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Skinning shader

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I've now got the mesh skinning working on the GPU via a shader.


matrix world;
matrix view;
matrix viewproj;

matrix matrixarray[20];

vector lightdir=vector(-1,1,-1,0);

struct VS_INPUT
{
vector position : POSITION;
vector normal : NORMAL;
float2 texcoord : TEXCOORD;
float2 bone : BLENDINDICES;
float2 weight : BLENDWEIGHT;
};

struct VS_OUTPUT
{
vector position : POSITION;
vector diffuse : COLOR;
float2 texcoord : TEXCOORD;
};

VS_OUTPUT main(VS_INPUT input)
{
VS_OUTPUT output=(VS_OUTPUT)0;

vector pos=(vector)0;
float3 norm=(float3)0;

pos+=mul(input.position,matrixarray[input.bone[0]])*input.weight[0];
pos+=mul(input.position,matrixarray[input.bone[1]])*input.weight[1];

norm+=mul(input.normal,(float3x3)matrixarray[input.bone[0]])*input.weight[0];
norm+=mul(input.normal,(float3x3)matrixarray[input.bone[1]])*input.weight[1];

input.normal=vector(norm.x,norm.y,norm.z,0);
input.normal=normalize(input.normal);

output.position=mul(pos,world);
output.position=mul(output.position,viewproj);

output.texcoord=input.texcoord;

vector light=mul(lightdir,view);
input.normal=mul(input.normal,view);

float s=dot(light,input.normal);
if(s<0.3f) s=0.3f;

output.diffuse=vector(s,s,s,1);

return output;
}



I drew some inspiration from ScootA's post in this thread when I was struggling to get the normals transformed correctly.

Obviously the lighting model is very simple but that is really not the point of this exercise.

So really now, it is time to move on to starting to keyframe animate. From some reading I get the impression that I'll have to shift from using XYZ rotations to quaternions, which scares me a bit.

[LATER]

Got an interpolated animation between two keyframes working on a simple basis. Was really easy actually. I didn't need to worry about quaternions at all for my purposes - I just do a linear interpolation between each pair of x, y and z components of the two rotations.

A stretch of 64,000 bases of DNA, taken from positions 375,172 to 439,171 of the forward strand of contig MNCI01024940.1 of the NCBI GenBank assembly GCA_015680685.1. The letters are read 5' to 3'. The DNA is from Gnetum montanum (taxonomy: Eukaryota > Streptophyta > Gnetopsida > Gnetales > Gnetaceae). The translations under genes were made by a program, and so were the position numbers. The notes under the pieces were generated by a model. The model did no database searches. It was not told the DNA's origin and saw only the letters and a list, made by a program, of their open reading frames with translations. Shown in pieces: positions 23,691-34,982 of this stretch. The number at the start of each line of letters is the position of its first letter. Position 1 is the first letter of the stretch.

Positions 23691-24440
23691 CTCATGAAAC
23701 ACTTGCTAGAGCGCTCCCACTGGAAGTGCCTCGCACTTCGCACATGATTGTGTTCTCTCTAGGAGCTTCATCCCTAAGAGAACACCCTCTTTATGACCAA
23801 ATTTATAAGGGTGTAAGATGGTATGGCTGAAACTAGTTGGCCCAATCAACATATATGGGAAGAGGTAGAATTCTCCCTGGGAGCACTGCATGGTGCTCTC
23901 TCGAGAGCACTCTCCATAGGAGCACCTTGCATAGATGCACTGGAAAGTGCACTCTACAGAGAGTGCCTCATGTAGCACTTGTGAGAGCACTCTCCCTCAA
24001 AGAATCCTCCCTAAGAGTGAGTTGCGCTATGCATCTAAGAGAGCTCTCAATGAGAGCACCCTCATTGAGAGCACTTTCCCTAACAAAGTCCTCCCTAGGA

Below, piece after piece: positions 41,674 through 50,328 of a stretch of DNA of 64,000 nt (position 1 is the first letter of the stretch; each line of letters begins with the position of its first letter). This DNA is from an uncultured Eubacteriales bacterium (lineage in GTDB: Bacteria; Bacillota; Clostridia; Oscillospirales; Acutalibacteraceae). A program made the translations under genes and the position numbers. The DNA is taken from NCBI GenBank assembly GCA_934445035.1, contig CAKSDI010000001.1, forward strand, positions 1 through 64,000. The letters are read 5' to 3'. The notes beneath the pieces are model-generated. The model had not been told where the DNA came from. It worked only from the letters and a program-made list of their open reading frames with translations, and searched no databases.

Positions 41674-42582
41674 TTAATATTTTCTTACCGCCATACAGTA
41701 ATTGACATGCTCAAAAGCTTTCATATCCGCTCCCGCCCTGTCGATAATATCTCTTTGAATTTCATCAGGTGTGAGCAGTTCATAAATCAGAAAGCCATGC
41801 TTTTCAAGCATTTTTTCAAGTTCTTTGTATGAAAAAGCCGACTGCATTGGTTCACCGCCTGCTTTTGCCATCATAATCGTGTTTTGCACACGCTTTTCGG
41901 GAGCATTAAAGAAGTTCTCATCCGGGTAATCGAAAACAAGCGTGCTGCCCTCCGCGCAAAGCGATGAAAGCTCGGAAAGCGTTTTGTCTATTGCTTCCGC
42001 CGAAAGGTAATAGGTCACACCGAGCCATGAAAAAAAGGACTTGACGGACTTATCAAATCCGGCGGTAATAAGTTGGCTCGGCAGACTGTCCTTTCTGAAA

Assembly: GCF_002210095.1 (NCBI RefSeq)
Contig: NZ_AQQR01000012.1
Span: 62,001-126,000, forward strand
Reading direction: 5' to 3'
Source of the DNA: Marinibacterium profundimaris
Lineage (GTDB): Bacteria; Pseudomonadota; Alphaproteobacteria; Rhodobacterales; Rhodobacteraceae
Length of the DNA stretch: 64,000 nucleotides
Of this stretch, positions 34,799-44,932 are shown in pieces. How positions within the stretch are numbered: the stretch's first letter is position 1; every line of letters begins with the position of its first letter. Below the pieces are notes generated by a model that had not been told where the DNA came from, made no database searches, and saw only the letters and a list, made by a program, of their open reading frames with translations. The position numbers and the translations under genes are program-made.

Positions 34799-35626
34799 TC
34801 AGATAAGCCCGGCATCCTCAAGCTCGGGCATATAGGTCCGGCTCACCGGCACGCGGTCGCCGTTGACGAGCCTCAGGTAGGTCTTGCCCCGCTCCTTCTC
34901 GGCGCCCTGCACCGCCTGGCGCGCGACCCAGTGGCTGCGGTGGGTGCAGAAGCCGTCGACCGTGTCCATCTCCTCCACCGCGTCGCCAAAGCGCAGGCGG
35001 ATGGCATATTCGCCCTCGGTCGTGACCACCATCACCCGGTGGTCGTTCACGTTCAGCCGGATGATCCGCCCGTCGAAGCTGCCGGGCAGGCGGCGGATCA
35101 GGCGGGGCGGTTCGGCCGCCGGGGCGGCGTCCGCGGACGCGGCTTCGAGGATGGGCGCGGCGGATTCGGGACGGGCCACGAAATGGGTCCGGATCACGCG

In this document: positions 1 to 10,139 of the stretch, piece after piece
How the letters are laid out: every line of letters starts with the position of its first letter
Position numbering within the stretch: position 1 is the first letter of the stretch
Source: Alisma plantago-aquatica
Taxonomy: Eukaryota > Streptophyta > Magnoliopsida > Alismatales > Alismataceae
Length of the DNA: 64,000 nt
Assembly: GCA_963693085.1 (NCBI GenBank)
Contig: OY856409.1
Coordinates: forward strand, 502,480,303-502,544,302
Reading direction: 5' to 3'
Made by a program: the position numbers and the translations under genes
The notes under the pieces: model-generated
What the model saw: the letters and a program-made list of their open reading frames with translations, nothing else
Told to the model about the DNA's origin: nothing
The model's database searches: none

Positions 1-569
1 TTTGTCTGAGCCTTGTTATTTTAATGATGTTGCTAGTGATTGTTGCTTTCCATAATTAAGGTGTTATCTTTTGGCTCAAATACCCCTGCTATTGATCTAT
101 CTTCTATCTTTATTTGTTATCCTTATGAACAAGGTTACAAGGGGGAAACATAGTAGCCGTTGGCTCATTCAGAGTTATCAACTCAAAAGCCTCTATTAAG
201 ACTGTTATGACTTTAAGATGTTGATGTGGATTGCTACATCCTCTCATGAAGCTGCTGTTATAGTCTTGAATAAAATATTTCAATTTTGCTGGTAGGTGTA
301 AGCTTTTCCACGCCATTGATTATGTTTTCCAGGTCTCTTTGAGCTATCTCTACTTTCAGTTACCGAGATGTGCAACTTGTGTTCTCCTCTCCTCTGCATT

Weirdly, I think I'm over the worst now on this project. I have to decide how to structure animations and how to chose which two frames to interpolate between, and how much, based on an animation with more than two keyframes that are inequal time distances apart, but that is not really learning new skills, just pondering lots.

From there, smoothly going from one animation to another is just an extension of interpolating between two frames.

And for playing multiple animations on different parts of the model at a time, I think all I need to do is give each bone in each animation a high and low priority - high being play me on this bone, low being play me on this bone only if no other animation is being played.

[LATER]

Got the next step working okay - I can now load an array of keyframes from a file with each frame having irregular time intervals and interpolate the correct position based on a time value.

The frame times are listed in the file between 0 and 1, but the file also contains a duration value which is how long the animation takes to run from start to finish. When you feed a time delta into the Animation class's Step() method, it works out the correct normalised time value then poses the skeleton.

To make an animation cyclic, you just add the first frame to the end and give it a time value of 1. This could be easily done by the loader if a flag was specified or something.

---------------------------

So basically this is all the proof of concept stuff done. I can export a mesh including a skeleton from Milkshape, load it with my own code, compute a matrix palette based on the bone orientations and use a vertex shader to render the model in the correct pose.

I can keyframe at irregular intervals and interpolate between the correct keyframes based on a time value, and the duration of the animation is independant of the animation data so animation speeds can be easily changed.

So the next step is to start working on animation exporters for Milkshape that I can load into my test app.

[LATER]

That's all done. I can define an animation in Milkshape then export it to a file, load the file into the demo application and apply it to the model. And the same animation could be applied to a different model as long as it had the same skeleton structure.

I've added a position transformation to each frame as well as a rotation, so the current animation can bounce the model up and down slightly as he runs. I don't think I'm going to bother with scaling but movement as well as rotation is handy.

Must go to sleep now, but plan for tomorrow night is to make an AnimationController class that can smoothly interpolate between one animation and another over a fixed time duration. Shouldn't be too much hassle since it is really just the same as interpolating between frames in the same animation.

Very happy with today's progress.
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